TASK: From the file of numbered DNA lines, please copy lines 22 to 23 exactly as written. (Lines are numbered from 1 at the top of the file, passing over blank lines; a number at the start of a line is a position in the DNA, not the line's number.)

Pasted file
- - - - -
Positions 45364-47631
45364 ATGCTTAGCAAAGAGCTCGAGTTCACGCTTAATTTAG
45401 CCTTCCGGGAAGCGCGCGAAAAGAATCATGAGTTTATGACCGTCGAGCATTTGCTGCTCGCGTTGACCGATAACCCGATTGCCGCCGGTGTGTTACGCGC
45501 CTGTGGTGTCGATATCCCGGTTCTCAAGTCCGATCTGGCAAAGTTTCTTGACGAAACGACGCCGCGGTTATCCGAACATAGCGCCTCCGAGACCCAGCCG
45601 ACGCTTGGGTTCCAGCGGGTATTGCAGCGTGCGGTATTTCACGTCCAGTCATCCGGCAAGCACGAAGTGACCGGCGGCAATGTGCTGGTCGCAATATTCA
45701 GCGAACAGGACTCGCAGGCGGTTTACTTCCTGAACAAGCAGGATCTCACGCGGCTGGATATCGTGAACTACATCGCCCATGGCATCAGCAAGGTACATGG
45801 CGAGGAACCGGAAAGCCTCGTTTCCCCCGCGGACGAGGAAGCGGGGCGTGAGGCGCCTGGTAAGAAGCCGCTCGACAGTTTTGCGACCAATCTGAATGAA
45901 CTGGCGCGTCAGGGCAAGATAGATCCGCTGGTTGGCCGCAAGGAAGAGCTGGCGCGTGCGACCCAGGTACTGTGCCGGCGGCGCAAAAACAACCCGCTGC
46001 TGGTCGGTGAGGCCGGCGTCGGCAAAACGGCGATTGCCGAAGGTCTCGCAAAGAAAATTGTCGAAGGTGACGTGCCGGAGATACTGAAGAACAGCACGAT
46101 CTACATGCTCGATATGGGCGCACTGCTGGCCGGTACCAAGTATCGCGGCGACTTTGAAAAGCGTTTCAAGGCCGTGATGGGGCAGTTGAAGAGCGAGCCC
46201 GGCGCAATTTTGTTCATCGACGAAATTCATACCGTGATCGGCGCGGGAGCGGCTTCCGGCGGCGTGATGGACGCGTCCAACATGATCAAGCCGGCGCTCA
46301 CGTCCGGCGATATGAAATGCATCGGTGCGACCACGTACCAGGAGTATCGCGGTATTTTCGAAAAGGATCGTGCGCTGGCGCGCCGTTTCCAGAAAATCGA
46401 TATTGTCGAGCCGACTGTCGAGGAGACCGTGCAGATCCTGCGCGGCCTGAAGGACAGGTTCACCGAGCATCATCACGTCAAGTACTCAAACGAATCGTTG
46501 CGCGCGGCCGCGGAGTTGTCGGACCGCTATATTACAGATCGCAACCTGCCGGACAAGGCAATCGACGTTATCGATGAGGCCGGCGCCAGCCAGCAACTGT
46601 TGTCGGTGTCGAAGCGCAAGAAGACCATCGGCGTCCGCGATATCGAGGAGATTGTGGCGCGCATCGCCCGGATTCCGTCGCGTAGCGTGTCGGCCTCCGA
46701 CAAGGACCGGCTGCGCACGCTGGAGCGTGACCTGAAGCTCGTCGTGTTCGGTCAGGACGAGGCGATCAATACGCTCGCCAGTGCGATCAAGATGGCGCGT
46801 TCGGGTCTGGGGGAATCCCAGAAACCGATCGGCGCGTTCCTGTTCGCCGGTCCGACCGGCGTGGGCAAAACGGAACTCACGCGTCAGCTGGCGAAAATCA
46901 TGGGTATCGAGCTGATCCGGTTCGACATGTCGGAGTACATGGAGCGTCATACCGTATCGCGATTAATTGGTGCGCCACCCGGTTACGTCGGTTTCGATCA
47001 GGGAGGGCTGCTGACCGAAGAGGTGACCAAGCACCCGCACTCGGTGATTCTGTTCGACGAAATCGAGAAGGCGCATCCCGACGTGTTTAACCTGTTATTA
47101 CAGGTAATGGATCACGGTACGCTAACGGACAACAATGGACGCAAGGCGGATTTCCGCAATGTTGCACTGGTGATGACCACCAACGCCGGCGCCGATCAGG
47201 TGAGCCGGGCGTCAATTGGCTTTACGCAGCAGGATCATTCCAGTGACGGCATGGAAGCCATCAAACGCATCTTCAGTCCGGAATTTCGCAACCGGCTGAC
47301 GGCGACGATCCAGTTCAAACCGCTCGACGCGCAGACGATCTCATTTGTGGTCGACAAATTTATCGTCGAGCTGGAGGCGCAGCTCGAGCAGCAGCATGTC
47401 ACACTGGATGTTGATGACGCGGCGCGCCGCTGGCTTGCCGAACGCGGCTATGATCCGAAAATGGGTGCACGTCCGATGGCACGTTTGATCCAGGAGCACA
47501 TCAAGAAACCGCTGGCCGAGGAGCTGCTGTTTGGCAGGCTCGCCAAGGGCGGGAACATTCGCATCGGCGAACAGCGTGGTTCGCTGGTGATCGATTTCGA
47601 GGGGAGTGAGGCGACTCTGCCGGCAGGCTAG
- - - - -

47301 GGCGACGATCCAGTTCAAACCGCTCGACGCGCAGACGATCTCATTTGTGGTCGACAAATTTATCGTCGAGCTGGAGGCGCAGCTCGAGCAGCAGCATGTC
47401 ACACTGGATGTTGATGACGCGGCGCGCCGCTGGCTTGCCGAACGCGGCTATGATCCGAAAATGGGTGCACGTCCGATGGCACGTTTGATCCAGGAGCACA